This morning, I did my usual social media scanning before getting ready for work, and as I was scrolling Facebook, I began to notice ads for companies I didn't recall following.
For instance, I read the blog from B2B company, Drift, pretty frequently, but don't follow the company's Page on Facebook. Even so, I still noticed this ad:
Even though this was a surprise, I wasn't too worried — I simply figured my web behavior had influenced the types of ads I was seeing, which in part, is true. But when I visited the company Page to follow it, I couldn't find the ad I saw above.
That was when I became intrigued: How does an ad that appears on my main feed not show up on that company's page?
Then, I realized what was going on: The ad I'd seen was what's known as a dark post. Dark posts target audiences specifically for lead generation and conversion.
If you've never heard of a dark post for Facebook, don't worry — we'll cover that next.
Dark Posts: What Are They?
When talking about dark posts, there can be some confusion about what they are and what they do. For instance, they're entirely different from dark social, and are considered sponsored ads by a lot of channels. For a clearer picture, let's define what a dark post is.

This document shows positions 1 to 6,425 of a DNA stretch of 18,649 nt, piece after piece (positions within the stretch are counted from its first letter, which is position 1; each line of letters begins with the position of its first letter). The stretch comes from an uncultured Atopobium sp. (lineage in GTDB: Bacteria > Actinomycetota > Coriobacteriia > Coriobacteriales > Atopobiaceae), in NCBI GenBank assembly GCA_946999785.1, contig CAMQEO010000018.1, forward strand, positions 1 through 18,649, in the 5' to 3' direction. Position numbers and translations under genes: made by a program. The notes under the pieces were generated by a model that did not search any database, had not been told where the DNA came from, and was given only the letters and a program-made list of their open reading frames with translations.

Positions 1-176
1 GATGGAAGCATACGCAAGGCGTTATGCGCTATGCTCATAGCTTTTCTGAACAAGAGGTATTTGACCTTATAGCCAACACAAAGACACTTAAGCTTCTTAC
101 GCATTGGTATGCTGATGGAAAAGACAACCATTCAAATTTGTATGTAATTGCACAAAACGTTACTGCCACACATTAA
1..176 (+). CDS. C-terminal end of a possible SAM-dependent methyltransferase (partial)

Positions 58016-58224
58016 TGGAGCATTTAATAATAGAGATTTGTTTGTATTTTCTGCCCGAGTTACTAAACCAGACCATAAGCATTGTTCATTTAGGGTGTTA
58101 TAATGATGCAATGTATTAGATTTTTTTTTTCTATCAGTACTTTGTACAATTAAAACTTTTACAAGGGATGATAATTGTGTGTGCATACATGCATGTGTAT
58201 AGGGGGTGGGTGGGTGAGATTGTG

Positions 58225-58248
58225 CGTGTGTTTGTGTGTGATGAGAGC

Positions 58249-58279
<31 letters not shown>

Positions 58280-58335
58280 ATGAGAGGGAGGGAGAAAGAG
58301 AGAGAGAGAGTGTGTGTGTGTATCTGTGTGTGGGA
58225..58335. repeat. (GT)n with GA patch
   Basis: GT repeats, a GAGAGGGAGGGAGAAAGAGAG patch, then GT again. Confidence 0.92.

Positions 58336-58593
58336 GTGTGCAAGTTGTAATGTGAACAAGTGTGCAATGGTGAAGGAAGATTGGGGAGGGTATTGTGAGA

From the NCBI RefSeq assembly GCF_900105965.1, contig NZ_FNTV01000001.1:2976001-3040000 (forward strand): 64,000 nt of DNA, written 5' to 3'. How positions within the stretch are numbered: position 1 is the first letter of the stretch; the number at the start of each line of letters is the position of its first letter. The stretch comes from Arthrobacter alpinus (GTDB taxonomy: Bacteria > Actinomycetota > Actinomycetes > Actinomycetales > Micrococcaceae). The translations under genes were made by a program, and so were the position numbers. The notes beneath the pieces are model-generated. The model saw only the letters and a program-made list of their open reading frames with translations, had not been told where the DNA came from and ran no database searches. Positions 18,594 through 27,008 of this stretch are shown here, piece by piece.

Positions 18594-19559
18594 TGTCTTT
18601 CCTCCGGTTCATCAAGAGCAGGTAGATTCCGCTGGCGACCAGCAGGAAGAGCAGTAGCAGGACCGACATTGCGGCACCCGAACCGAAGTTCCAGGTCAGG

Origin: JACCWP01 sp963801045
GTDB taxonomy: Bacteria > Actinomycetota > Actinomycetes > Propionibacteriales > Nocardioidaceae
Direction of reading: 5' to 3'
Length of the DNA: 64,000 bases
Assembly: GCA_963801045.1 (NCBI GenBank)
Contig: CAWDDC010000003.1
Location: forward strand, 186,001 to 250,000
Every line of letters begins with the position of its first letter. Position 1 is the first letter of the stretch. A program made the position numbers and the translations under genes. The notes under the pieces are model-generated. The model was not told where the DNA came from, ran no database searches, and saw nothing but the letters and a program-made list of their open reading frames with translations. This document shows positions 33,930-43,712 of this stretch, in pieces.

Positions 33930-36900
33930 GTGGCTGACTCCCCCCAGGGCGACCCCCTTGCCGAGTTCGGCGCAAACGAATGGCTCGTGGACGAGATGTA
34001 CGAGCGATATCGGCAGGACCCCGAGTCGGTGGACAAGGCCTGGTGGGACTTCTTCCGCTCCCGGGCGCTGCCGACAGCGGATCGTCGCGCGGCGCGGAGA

What is a dark post?
A dark post is a term used to describe a targeted ad that doesn't appear on the advertiser's timeline or in the feeds of the advertiser's followers, unlike posts that are boosted and organic. Dark posts instead appear on the feeds of audiences that are being targeted, and are usually labelled as sponsored content
For example, I don't follow Squarespace on Facebook, but I still received a targeted ad from the company, likely because my trackable web behavior reflects a portion of Squarespace's target audience:
This post looks like a regular ad I would see from pages I follow on my news feed. But, when I click to go to the company page, the ad isn't there. Because of the fact that this ad appears on the timeline of an audience member who doesn't follow the company's page, and the ad itself doesn't appear on the company page, this post is considered to be "dark."